WILDLIFE:

Report showing threats to birds spurs call for conservation

Nearly a third of 800 U.S. bird species are imperiled or in significant decline because of habitat loss, climate change, invasive species and other threats, according to a comprehensive new federal report.

The "State of the Birds" report shows sobering declines for rare birds on the Hawaiian islands and in ocean habitats, grasslands and arid lands. But it shows waterfowl and wetland birds rebounding, an improvement that conservation groups touted as evidence of the success of habitat-protection programs.

Interior Secretary Ken Salazar called the report a "clarion call" for more investment in the Fish and Wildlife Service, in conservation programs and in large-scale legislative efforts.

"This report should be a call to action, but it is action within our reach," Salazar said at a news conference. "If we move forward with a new ethic of conservation, we will be able to restore bird populations."

The Fish and Wildlife Service, the U.S. Geological Survey, Cornell Lab of Ornithology, state wildlife agencies and nonprofits worked on the report, which analyzes 40 years of data from various bird censuses.

The report shows that populations of half of all migrating shorebirds have declined and populations of birds in arid lands have declined 30 percent in the past 40 years. The report links shorebird declines to stress from development, disturbance and dwindling food supplies along the coasts. Urban development sprawling into arid lands is threatening birds there.

Birds that breed exclusively in grasslands also saw a 40 percent decline in the past 40 years.

Some of the most concentrated problems for U.S. birds are in Hawaii, where nearly all native species are in danger of extinction because of habitat destruction, invasive species and disease.

Scientists estimate that 71 bird species have gone extinct since humans first colonized the islands, and 10 other species have not been seen in the past 40 years.

"Hawaii is a borderline ecological disaster, and it is spectacularly underinvested in by the federal government," said Kenneth Rosenberg, director of conservation science at the Cornell Lab of Ornithology and a lead contributor to the report. "It desperately needs additional investment before it's too late."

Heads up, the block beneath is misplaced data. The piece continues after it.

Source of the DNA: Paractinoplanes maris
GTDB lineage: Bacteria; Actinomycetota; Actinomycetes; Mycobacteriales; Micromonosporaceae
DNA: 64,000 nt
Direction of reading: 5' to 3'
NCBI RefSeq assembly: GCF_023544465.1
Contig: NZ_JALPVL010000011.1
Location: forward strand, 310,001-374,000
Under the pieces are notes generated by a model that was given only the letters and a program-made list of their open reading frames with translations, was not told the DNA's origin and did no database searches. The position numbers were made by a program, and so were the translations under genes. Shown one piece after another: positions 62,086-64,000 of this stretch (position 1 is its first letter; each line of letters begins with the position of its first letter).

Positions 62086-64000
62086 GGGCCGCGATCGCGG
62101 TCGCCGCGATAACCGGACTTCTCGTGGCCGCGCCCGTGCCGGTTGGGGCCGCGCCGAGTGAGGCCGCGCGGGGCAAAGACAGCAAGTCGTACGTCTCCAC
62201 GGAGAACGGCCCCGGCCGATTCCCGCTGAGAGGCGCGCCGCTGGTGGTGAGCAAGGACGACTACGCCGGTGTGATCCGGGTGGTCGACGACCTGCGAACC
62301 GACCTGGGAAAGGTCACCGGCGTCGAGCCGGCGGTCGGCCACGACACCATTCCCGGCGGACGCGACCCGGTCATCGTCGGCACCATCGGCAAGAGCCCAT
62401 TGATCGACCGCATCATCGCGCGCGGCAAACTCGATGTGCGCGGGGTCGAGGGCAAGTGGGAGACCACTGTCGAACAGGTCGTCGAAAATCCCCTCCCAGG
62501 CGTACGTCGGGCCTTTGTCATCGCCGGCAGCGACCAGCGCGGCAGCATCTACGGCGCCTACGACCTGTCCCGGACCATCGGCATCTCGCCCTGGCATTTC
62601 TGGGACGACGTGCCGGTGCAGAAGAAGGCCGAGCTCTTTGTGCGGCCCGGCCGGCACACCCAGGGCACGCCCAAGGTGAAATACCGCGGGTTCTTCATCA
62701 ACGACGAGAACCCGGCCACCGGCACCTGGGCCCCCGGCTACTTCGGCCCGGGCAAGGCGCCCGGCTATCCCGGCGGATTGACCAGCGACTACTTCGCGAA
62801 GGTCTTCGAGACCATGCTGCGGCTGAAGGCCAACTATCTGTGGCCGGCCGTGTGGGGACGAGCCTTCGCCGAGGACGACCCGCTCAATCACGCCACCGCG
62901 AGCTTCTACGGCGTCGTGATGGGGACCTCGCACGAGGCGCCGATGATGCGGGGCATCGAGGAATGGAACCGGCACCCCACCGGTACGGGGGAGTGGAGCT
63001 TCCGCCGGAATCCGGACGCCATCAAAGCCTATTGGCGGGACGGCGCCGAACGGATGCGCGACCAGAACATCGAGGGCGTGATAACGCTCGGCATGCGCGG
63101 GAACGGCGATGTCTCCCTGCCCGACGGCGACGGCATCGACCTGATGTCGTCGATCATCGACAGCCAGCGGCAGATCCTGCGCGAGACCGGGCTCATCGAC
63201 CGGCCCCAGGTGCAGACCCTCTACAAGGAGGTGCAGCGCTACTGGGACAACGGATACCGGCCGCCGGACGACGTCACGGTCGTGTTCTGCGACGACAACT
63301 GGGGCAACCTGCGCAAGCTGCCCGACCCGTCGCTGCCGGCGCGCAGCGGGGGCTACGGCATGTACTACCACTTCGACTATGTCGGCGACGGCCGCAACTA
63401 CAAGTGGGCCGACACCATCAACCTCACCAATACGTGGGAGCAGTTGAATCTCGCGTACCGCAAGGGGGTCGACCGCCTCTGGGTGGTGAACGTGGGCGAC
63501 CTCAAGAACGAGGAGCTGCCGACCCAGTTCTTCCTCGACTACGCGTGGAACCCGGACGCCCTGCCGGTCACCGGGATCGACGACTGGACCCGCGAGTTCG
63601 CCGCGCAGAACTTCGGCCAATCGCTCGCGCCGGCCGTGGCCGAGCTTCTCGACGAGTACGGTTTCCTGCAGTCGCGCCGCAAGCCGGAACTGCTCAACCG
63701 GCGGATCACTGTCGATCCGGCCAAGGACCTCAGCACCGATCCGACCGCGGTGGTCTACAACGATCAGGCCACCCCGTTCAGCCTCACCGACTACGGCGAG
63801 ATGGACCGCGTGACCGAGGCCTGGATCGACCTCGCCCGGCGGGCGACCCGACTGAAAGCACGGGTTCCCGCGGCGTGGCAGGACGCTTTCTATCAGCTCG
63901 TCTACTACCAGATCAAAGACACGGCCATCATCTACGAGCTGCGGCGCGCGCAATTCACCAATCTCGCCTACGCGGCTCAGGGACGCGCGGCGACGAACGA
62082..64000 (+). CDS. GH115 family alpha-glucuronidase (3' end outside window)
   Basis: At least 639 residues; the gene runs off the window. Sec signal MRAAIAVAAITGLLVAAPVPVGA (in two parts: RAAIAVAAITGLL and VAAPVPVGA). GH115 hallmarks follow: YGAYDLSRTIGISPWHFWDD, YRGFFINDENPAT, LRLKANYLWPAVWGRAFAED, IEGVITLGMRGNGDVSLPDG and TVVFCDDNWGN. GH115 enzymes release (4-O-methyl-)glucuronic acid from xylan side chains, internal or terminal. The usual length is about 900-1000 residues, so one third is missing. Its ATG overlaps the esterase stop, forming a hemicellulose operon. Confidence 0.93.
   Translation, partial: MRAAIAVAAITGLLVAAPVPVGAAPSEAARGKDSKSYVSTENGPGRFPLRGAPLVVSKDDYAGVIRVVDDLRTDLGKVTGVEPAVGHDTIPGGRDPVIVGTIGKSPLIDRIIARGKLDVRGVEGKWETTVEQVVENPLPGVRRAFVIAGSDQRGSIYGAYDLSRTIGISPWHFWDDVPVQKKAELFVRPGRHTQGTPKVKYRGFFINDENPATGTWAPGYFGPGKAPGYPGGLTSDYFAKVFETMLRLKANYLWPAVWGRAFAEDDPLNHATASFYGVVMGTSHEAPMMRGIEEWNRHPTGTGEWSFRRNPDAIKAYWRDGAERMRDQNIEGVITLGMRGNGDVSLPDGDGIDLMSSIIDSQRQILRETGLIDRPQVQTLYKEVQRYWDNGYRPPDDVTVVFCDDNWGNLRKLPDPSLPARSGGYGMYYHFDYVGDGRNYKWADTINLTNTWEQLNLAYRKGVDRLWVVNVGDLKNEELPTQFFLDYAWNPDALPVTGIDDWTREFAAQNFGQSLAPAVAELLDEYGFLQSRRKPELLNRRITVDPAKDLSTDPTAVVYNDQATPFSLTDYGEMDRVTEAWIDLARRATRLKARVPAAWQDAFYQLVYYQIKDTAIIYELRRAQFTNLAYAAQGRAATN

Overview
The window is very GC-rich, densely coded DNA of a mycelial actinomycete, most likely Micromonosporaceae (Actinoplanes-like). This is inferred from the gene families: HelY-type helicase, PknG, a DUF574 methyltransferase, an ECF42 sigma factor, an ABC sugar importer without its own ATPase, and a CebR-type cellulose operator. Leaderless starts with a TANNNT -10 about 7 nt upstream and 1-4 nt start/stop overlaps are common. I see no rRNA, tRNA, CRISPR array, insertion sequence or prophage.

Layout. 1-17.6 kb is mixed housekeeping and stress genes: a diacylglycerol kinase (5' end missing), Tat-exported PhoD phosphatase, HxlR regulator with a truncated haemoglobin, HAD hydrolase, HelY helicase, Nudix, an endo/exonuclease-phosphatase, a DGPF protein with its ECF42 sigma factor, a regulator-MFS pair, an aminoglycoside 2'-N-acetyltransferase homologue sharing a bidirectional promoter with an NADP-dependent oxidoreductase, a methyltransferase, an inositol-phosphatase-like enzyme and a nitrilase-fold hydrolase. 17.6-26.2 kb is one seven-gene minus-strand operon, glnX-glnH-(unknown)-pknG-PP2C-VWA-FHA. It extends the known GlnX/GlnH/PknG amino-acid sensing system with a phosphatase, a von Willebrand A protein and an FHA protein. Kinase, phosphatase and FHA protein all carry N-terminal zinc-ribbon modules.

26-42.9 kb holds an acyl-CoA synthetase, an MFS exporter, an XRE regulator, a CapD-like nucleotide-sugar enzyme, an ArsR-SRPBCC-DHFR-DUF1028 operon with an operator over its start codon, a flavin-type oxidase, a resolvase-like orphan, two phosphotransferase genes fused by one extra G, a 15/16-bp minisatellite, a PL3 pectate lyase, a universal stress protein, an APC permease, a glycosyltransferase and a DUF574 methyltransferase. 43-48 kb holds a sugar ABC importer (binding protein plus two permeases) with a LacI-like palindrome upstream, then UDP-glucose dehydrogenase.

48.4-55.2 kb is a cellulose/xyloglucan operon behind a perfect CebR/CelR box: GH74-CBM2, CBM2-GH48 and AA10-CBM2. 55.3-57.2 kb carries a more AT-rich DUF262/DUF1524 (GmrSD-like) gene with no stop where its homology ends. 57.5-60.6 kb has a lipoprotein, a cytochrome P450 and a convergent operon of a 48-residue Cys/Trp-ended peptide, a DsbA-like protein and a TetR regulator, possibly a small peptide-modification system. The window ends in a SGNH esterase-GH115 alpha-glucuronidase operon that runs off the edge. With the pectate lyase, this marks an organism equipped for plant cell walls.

Hawaii's mounting conservation challenges are running up against budget woes. Although a third of all birds listed under the Endangered Species Act are in Hawaii, the islands received just 4.1 percent of the $30.6 million the Fish and Wildlife Service spent on endangered birds between 1996 and 2004, according to a previous report by David Leonard of the Hawaii Division of Forestry and Wildlife.

Fish and Wildlife funding

Salazar said he is trying to increase funding for Fish and Wildlife and some of that should go to boost Hawaii conservation.

"When you look back at the last decade or so, you see the Department of Interior budget continue to decline, being one of the bottom-end budgets of all three departments of our national government," Salazar said. "That does have a huge impact on the Fish and Wildlife Service and what it can do, because they don't have the resources to get the job done."

The service received some additional funding in the economic stimulus package, and Salazar said he will request more in the Obama administration's fiscal 2010 budget proposal.

"My hope is, some of these places where there are holes, we can address," he said.

On the plus side for birds, the report shows bird populations responding to conservation action.

The data show increases for wetland birds such as pelicans, herons, egrets, osprey and ducks -- which have benefited from conservation partnerships and efforts to restore more than 30 million wetland acres.

"These results emphasize that investment in wetlands conservation has paid huge dividends," said Rosenberg. "Now we need to invest similarly in other neglected habitats where birds are undergoing the steepest declines."

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